The term “self care” has become increasingly prevalent on feminist sites and in feminist discourse. We can tell it sounds nice, but what is it, exactly? And why has it been dubbed “radical” by some?
What is self-care?
Self-care is the term used by psychologists, feminists, and others to refer to someone actively choosing to treat themselves well, and to take steps to achieve this personal goal. It is doing things solely for the purpose of caring for yourself, loving yourself and your body, and being kind to yourself.
It involves doing activities that make you feel good and setting aside time to do so. It is a movement to reinforce that mental health is as important as physical health. It means taking half an hour to put off our seeming eternal to-do lists to check in with our own wellbeing and state of mind. It’s about being healthy in a way that isn’t focused on weight or thinness. It’s about learning to love your awesome self.
Why is self-care radical?
We live in a society that tells people–especially women–that they should be unhappy with themselves and their natural instincts, and that they should work to change themselves.
You should lose weight, you should put on weight, you should wear more makeup, you should wear less makeup, you should be constantly put-together, show more skin, show less skin, and on and on.
In addition, we live in a society that oppresses people based on their identities that they cannot change (race/gender/sexuality/etc.), which increases pressure to conform and heightens social policing and punishing when one doesn’t do so.
Self-care and self-love combat and subvert these ideas. It is a huge and growing part of the modern feminist movement, especially with its emphasis on survivors of sexual or intimate partner violence–for whom healing can be a process which encourages self-care ideas.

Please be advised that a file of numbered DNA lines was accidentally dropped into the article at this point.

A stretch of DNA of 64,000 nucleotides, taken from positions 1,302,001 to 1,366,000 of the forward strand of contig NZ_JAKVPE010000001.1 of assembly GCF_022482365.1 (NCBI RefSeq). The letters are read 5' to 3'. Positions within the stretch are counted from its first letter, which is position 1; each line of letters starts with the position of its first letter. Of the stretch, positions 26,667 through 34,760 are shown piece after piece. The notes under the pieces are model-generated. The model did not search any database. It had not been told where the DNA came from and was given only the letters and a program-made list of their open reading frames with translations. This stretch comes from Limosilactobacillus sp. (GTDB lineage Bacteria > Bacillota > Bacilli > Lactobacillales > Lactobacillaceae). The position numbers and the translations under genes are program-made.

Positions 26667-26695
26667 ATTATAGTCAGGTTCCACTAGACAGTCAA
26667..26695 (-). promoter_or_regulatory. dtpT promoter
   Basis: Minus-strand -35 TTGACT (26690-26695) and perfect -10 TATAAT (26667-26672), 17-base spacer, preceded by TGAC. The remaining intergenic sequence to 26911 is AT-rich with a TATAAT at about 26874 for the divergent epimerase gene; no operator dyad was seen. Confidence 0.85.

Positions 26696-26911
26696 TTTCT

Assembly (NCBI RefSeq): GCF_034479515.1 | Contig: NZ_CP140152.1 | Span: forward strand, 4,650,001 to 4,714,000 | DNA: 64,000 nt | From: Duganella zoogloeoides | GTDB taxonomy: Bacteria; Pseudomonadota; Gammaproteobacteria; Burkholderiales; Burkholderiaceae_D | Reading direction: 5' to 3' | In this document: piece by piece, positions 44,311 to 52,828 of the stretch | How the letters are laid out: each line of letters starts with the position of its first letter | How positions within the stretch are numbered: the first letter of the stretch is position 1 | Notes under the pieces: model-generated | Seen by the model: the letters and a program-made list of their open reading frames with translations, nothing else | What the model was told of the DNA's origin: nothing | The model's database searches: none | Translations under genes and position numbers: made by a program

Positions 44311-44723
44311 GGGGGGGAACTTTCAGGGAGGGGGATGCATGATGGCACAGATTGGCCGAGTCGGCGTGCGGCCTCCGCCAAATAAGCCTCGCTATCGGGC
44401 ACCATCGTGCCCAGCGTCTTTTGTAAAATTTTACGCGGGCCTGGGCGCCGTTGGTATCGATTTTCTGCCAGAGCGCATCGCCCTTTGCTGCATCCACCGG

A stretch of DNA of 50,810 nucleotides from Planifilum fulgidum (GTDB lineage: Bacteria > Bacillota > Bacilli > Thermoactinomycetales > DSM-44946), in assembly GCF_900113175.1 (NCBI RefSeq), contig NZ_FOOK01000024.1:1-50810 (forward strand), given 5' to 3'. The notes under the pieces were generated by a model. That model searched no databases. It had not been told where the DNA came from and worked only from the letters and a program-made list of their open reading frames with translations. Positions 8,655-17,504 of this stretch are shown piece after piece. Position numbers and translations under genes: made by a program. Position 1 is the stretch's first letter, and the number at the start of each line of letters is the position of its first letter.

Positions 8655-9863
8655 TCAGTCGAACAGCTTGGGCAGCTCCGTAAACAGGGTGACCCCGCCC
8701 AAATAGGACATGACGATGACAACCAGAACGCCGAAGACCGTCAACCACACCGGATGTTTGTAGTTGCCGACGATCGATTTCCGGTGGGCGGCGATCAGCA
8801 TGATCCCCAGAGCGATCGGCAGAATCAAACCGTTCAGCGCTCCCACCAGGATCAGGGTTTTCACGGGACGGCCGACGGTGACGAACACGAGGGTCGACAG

Self-care is radical because it puts equal emphasis on mental and physical health–something that our society currently does not do. Mental health is imperative for staying healthy and safe, and mental health issues are highly undertreated and underdiagnosed, especially in poor communities and communities of color. Mental health issues often come with a stigma that makes them hard to treat and hard even to acknowledge. Self-care dictates the stigma around mental illness be eliminated to lead to better treatment and better living.
Mental health is often seen as a secondary issue. To take a mental health day off from school or work is often seen as unnecessary or excessive, when it really is important to lower your stress levels and take time for self-care. Self-care ideology puts mental health on a level plane with physical health.
“Caring for myself is not self-indulgence, it is self-preservation, and that is an act of political warfare.” – Audre Lorde
Ideas for self-care:
My favorites include:
- Taking a bath
- Going outside
- Positive self-talk about my mind and body
- Being with friends
- Watching a lighthearted movie
- Painting my nails
- Being with pets
- Calling your loved ones
- Sitting at a coffee shop
- Having a glass of wine
- Taking a walk
- Eating some yummy food (whether that be fresh fruit or a Hershey bar)
For more on self-care, you can check out these other resources: